Canberra's heritage-listed Drill Hall Gallery unveiled its recent AU$2 million face lift last night. The military training hall turned slick art gallery installed a climate control system, state-of-the-art lighting tracks and a purpose-built exhibit dedicated to the hero of the ANU Art Collection, Sidney Nolan's Riverbend.
The renovation has truly transformed the building and maximises the Gallery's new potential as an acclaimed contemporary art space. Freshly polished dark wooden floorboards reflect the crisp white partitions that stretch to the ceiling high above. The space is elegantly broken up by the exposed brick of the building, a reminder of its entrenched history.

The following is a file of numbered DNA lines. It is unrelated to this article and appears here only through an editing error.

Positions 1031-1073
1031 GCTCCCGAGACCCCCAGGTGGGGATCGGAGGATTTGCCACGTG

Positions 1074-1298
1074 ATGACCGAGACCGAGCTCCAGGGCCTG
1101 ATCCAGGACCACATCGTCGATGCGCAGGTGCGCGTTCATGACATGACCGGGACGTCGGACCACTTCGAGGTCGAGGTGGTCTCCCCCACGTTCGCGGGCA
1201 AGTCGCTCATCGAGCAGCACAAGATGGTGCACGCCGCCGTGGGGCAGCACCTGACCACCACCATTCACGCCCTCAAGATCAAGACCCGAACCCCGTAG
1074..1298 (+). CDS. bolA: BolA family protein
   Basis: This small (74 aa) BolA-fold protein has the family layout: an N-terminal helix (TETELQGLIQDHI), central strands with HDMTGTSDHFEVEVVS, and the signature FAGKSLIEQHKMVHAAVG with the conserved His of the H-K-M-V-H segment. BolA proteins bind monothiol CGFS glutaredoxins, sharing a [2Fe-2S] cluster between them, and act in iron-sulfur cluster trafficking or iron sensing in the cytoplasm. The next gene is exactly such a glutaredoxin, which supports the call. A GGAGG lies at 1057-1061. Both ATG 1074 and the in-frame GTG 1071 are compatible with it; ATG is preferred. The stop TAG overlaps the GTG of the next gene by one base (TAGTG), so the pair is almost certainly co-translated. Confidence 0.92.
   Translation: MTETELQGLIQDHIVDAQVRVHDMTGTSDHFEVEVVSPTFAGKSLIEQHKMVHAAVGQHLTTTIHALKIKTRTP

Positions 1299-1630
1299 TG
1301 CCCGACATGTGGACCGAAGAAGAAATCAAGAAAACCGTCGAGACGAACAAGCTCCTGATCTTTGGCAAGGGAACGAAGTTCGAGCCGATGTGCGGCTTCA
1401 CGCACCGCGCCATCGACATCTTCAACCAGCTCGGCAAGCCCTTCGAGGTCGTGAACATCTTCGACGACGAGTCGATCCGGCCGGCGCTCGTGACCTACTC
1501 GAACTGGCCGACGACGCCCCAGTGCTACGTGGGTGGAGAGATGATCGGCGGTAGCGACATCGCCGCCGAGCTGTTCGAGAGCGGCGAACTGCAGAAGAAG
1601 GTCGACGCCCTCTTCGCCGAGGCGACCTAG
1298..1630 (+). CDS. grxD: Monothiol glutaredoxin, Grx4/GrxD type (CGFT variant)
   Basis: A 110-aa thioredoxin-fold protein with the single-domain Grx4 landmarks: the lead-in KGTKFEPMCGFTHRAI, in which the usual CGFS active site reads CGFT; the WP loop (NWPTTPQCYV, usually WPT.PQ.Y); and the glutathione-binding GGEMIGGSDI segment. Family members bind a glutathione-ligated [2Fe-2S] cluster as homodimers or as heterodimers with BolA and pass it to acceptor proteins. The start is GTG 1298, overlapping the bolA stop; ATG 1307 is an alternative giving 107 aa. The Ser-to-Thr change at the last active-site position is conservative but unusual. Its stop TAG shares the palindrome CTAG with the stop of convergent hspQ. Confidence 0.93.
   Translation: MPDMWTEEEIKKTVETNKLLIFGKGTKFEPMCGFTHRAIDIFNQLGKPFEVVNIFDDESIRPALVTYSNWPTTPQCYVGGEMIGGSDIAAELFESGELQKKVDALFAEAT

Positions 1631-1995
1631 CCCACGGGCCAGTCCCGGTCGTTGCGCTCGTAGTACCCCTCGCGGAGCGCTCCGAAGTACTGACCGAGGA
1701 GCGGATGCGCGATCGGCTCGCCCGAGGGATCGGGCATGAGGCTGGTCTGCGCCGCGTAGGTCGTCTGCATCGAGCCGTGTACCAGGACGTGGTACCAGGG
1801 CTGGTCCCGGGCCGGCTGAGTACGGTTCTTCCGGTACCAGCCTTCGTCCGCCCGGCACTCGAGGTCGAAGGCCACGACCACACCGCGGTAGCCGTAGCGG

The gallery launched with travelling exhibition 'Streets of Papunya', and artists Linda Tjunkaya Syddick Napaltjarri and her sister Martha McDonald Napaltjarri were at hand to see it open. Curated by esteemed Papunya scholar Vivien Johnson, the show seeks to frame contemporary work against the historical establishment of Papunya as an epicentre for Aboriginal art. Women artists feature more conspicuously across the current generation. The show presents a number of visually stunning painted works as well as video, sculpture and collage.
The gallery has extended its hours and will now be open 10am-5pm Wednesday-Sunday.